I recently reread Frederick Douglass’s What to the Slave is the Fourth of July?, which he delivered on July 5, 1852—a celebrated condemnation of slavery by a man born a slave when it was legal in this country.
You’ll do yourself a favor to read it if you haven’t recently. Here’s the passage where he turns the corner from praising the nation:
I am not included within the pale of this glorious anniversary! Your high independence only reveals the immeasurable distance between us. The blessings in which you, this day, rejoice, are not enjoyed in common. — The rich inheritance of justice, liberty, prosperity and independence, bequeathed by your fathers, is shared by you, not by me. The sunlight that brought life and healing to you, has brought stripes and death to me. This Fourth [of] July is yours, not mine. You may rejoice, I must mourn. To drag a man in fetters into the grand illuminated temple of liberty, and call upon him to join you in joyous anthems, were inhuman mockery and sacrilegious irony. Do you mean, citizens, to mock me, by asking me to speak to-day? If so, there is a parallel to your conduct. And let me warn you that it is dangerous to copy the example of a nation whose crimes, lowering up to heaven, were thrown down by the breath of the Almighty, burying that nation in irrecoverable ruin! I can to-day take up the plaintive lament of a peeled and woe-smitten people!
Fellow-citizens; above your national, tumultuous joy, I hear the mournful wail of millions! whose chains, heavy and grievous yesterday, are, to-day, rendered more intolerable by the jubilee shouts that reach them. If I do forget, if I do not faithfully remember those bleeding children of sorrow this day, “may my right hand forget her cunning, and may my tongue cleave to the roof of my mouth!” To forget them, to pass lightly over their wrongs, and to chime in with the popular theme, would be treason most scandalous and shocking, and would make me a reproach before God and the world. My subject, then fellow-citizens, is AMERICAN SLAVERY. I shall see, this day, and its popular characteristics, from the slave’s point of view. Standing, there, identified with the American bondman, making his wrongs mine, I do not hesitate to declare, with all my soul, that the character and conduct of this nation never looked blacker to me than on this 4th of July! Whether we turn to the declarations of the past, or to the professions of the present, the conduct of the nation seems equally hideous and revolting. America is false to the past, false to the present, and solemnly binds herself to be false to the future. Standing with God and the crushed and bleeding slave on this occasion, I will, in the name of humanity which is outraged, in the name of liberty which is fettered, in the name of the constitution and the Bible, which are disregarded and trampled upon, dare to call in question and to denounce, with all the emphasis I can command, everything that serves to perpetuate slavery — the great sin and shame of America! “I will not equivocate; I will not excuse;” I will use the severest language I can command; and yet not one word shall escape me that any man, whose judgment is not blinded by prejudice, or who is not at heart a slaveholder, shall not confess to be right and just.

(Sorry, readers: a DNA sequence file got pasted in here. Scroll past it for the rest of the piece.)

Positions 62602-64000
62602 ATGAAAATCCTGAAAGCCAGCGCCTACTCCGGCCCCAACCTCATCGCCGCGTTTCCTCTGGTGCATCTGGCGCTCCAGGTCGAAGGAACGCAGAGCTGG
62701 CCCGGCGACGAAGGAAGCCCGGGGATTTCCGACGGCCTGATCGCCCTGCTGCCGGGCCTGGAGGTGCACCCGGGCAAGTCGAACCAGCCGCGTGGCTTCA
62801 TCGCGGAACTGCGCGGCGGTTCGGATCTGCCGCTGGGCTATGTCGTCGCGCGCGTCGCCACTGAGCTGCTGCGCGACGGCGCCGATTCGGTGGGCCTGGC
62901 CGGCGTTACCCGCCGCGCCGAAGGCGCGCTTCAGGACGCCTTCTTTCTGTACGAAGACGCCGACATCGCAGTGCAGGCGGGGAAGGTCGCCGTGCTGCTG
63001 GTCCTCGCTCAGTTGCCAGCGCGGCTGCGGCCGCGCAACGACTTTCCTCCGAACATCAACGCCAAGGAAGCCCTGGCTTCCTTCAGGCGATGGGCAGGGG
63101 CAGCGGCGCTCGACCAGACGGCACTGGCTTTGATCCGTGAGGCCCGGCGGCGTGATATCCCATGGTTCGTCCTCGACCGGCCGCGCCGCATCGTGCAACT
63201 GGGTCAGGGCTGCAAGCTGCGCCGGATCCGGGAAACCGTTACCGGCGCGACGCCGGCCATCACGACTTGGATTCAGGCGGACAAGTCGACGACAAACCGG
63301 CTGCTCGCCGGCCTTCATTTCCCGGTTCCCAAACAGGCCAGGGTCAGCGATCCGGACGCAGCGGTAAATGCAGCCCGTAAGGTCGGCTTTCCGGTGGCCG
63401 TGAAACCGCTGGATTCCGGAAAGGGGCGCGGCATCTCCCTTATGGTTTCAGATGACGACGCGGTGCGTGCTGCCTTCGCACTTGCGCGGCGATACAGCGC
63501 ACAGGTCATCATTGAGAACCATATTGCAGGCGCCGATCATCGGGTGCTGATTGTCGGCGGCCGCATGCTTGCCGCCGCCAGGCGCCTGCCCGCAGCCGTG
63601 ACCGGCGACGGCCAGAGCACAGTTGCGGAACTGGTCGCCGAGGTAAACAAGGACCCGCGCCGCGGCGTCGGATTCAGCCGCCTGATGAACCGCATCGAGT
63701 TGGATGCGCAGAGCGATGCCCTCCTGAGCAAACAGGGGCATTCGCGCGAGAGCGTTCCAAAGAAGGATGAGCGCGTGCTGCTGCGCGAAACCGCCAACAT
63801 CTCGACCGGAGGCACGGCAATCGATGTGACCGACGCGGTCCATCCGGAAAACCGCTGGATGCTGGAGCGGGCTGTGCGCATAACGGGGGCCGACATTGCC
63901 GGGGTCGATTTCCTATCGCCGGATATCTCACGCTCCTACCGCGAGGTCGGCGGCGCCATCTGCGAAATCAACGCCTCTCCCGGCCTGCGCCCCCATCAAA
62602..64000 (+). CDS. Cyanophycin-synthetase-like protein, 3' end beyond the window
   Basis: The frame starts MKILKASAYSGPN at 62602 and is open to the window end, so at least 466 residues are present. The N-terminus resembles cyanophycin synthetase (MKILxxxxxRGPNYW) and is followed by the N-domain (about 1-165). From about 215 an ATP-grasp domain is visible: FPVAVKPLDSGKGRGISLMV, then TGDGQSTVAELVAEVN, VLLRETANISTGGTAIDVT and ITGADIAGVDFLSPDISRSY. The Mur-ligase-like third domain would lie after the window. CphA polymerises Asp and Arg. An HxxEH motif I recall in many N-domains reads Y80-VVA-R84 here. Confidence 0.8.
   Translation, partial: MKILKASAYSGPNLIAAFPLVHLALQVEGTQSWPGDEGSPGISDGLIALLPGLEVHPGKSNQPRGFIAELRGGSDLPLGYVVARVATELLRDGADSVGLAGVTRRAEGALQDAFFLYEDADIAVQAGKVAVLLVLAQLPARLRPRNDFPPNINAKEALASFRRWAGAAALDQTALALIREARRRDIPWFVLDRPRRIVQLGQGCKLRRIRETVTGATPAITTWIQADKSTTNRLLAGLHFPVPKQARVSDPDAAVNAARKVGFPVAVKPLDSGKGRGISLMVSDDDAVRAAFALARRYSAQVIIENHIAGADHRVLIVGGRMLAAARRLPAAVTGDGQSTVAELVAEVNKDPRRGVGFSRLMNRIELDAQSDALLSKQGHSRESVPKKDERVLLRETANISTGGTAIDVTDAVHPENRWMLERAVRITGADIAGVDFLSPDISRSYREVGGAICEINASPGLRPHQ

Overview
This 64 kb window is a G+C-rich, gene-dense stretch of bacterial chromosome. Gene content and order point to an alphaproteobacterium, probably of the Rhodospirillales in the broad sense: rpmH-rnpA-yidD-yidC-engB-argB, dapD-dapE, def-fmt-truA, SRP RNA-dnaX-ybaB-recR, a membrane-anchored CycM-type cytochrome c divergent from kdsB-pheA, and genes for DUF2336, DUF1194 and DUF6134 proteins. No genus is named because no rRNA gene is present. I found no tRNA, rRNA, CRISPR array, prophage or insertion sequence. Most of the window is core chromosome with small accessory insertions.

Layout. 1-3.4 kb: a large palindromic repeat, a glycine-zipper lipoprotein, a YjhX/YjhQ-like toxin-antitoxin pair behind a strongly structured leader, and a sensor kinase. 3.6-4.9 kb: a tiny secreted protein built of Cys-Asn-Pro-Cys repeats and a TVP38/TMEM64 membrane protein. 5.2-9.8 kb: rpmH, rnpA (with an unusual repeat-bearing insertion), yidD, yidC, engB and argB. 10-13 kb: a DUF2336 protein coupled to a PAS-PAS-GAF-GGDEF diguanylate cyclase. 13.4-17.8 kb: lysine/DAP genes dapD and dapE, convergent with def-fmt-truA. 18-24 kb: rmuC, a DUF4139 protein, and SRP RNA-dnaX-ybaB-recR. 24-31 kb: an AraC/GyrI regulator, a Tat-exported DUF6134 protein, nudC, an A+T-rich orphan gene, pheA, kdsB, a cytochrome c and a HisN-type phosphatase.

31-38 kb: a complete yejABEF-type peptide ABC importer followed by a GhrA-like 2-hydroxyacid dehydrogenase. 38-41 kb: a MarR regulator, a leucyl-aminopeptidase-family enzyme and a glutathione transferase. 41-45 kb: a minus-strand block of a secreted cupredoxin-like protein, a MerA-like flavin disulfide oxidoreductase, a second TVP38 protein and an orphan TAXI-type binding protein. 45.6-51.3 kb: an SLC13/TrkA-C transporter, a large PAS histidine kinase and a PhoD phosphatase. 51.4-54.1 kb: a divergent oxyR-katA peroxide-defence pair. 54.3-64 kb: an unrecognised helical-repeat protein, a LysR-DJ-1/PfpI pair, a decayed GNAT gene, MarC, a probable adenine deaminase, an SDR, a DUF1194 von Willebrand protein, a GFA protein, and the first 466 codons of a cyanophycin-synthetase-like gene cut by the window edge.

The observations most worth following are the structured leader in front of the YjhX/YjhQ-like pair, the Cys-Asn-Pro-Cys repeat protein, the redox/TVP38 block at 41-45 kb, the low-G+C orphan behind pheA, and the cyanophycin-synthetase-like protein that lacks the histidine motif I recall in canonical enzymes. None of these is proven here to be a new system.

The speech rouses you. I’d describe how so, but you can read it yourself and I suggest you do, especially today or tomorrow, July 4 or 5, 2020. A main point is to look inside yourself and your culture and ask, am I taking for granted my freedom while depriving others of theirs? Am I supporting a system whose comfort and convenience to me hurts others?
What about today?
I also recently watched the documentary The Story of Plastic, made by The Story of Stuff people. Their Executive Director, Michael O’Heaney, appeared on my podcast, and I recommend listening to his episode.
What does plastic have to do with slavery? Obviously, they are very different, but what about Douglass’s theme of some people gaining comfort and convenience from a system that forces others to suffer without legal or practical recourse?
The whole documentary isn’t available free, but they made a promotional teaser. It shows that state of some nations regarding plastic. I’ve seen many images of beaches covered with plastic and other garbage, but the scenes from this movie shocked me. The teaser shows some: